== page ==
The Electoral College

*****Disclaimer: This is not legal advice and is for educational purposes only. This does not create an attorney-client privilege.

Though democracy is something we have all grown up associating with the heart of the American spirit, in reality we are a republic because of our electoral college. Instead of a direct democracy wherein one person means one vote for an elected office, we do not go off of the popular vote alone. Instead we use a system wherein states have a certain number of electoral votes, and members of this Electoral College cast the actual votes for the presidency. This system is highly unfair and illogical, and there are strong arguments in favor of abolishing, or at least reforming, it.

The Electoral College is a means of indirectly electing the presidency and was established in Article 2, Section 1, Clause 2 of the U.S. Constitution. Because it is directly outlined in the constitution, it would be extremely difficult, and maybe even impossible, to abolish entirely. Abolishing it would require a constitutional amendment. The more easily available route to fixing the issues with this system would be reform at the state level, as they do have more control over how they select their electoral representatives.

There are 538 electoral votes in total. There is one for every House Representative and for each Senator, as well as three additional ones for the District of Columbia. This system already sets up less populous, often conservative states, up for an advantage> The senate, and the related electoral votes, means that smaller states get a say that can be as great as a more populated state.

The first reason the Electoral College makes no sense, is that it stacks the deck in such a way to allow minority rule. Although for the most part the number of electoral votes a state has is based on the size of the population, it is not an equitable distribution. For example, California has 1 electoral vote per 718,000 people, while Wyoming has one electoral vote per 193,000 people. This discrepancy between population size and their weight of their say in elections means that smaller states, which are generally the conservative ones, get to have a disproportionately large say in outcomes that affect everyone.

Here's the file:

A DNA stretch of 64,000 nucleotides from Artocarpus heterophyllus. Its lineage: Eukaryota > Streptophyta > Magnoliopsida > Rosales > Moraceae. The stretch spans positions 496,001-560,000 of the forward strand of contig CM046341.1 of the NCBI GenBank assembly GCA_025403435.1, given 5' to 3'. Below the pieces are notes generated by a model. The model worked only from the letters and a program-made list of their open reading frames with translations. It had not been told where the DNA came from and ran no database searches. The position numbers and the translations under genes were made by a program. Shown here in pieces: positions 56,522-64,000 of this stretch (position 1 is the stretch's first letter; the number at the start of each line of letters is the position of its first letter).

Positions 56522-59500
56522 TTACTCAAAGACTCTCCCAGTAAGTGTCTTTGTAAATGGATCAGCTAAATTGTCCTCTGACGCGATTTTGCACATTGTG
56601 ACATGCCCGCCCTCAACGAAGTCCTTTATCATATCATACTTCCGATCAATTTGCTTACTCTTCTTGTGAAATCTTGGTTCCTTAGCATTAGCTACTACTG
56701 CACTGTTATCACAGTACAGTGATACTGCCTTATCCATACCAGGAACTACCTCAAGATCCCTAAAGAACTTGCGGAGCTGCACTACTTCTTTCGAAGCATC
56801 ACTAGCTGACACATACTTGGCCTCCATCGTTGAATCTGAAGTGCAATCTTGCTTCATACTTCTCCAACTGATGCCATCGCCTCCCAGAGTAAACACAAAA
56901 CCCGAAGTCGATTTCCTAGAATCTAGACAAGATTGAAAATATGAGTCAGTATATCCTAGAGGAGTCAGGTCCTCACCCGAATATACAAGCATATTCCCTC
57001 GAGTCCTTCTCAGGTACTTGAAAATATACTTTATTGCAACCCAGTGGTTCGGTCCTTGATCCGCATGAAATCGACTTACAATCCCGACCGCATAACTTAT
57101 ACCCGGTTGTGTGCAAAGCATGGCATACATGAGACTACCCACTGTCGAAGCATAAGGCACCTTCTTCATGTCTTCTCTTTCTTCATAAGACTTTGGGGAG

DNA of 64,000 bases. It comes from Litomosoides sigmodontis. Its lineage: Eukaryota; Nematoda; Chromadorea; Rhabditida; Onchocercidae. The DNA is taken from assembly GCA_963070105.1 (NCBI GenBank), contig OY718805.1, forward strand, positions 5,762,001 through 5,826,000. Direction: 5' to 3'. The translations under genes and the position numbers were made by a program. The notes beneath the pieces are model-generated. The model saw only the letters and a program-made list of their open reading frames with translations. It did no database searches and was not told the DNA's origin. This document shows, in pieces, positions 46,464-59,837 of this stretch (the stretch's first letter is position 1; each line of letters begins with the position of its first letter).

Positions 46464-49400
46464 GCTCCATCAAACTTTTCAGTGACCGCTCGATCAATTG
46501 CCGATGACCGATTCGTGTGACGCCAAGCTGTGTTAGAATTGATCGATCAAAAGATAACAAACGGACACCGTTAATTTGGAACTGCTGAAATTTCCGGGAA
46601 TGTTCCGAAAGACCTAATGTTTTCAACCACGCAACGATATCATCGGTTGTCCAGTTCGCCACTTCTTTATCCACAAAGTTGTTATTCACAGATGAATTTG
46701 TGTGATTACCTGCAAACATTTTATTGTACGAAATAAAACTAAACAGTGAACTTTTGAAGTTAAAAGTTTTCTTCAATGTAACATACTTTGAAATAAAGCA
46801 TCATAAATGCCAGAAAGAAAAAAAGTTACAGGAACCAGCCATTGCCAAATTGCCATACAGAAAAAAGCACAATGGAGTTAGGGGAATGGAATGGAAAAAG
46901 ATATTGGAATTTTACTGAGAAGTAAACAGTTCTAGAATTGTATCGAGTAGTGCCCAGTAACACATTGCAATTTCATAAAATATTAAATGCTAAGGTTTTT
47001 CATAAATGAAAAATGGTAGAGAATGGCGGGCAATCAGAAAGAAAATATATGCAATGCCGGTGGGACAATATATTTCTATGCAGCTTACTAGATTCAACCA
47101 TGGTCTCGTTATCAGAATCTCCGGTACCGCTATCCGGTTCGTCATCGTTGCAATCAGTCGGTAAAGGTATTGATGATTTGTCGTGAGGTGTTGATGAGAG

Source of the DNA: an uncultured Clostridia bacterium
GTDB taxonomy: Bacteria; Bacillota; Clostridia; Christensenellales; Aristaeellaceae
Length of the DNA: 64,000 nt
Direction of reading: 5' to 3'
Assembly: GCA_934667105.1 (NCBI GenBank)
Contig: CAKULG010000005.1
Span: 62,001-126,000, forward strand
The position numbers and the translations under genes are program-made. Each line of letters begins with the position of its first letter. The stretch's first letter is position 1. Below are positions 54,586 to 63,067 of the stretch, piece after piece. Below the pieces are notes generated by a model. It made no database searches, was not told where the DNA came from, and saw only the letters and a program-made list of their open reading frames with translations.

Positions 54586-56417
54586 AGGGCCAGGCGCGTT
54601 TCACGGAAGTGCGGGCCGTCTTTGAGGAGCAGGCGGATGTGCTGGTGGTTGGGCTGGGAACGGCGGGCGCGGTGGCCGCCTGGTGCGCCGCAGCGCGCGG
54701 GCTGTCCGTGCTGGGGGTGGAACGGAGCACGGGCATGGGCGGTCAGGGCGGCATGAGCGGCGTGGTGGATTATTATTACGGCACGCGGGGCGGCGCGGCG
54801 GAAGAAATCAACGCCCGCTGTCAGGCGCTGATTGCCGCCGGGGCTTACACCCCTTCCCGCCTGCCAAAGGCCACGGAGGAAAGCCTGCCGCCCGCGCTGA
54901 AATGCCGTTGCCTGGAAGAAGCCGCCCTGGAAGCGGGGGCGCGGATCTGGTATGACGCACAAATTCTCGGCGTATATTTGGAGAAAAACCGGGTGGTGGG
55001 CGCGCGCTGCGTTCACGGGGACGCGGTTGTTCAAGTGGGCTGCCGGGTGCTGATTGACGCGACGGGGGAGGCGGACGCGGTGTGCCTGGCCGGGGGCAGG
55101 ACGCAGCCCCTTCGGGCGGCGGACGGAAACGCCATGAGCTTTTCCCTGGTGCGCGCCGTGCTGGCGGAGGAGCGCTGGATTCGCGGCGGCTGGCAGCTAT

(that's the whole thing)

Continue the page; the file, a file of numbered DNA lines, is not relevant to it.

The next reason is that for all states other than Maine and Nebraska, we have a winner take all situation. What I mean by that is, even if one candidate won 55% of the districts and the other 45%, the one who got more would receive all of the state’s electoral votes. It would make much more sense if all states had a system like Maine and Nebraska, where electoral votes are cast district by district. Why should a candidate get to sweep an entire state if it is divided?

The final main reason is because there is no constitutional guarantee enforcing that electoral representatives have to follow the will of the people. There is something called ‘faithless electors’, which are representatives who vote against the wishes of the people that nominated them. In 2016 alone there were 7 such individuals. And when we are talking about a system where all it takes is the first to 270 votes, those faithless electors make huge difference. It is simply wrong, but is a persistent problem.

What is the argument for not allowing the popular vote to decide the presidency? Our current system favors the privileged. They are able to stack the deck in their favor and use the Electoral College, and other unfair practices around voting, to enable them to force their will. We must change this unfair system. Check out the next blog to hear more about how that might be achieved and the obstacles to doing so.

Sources: (image)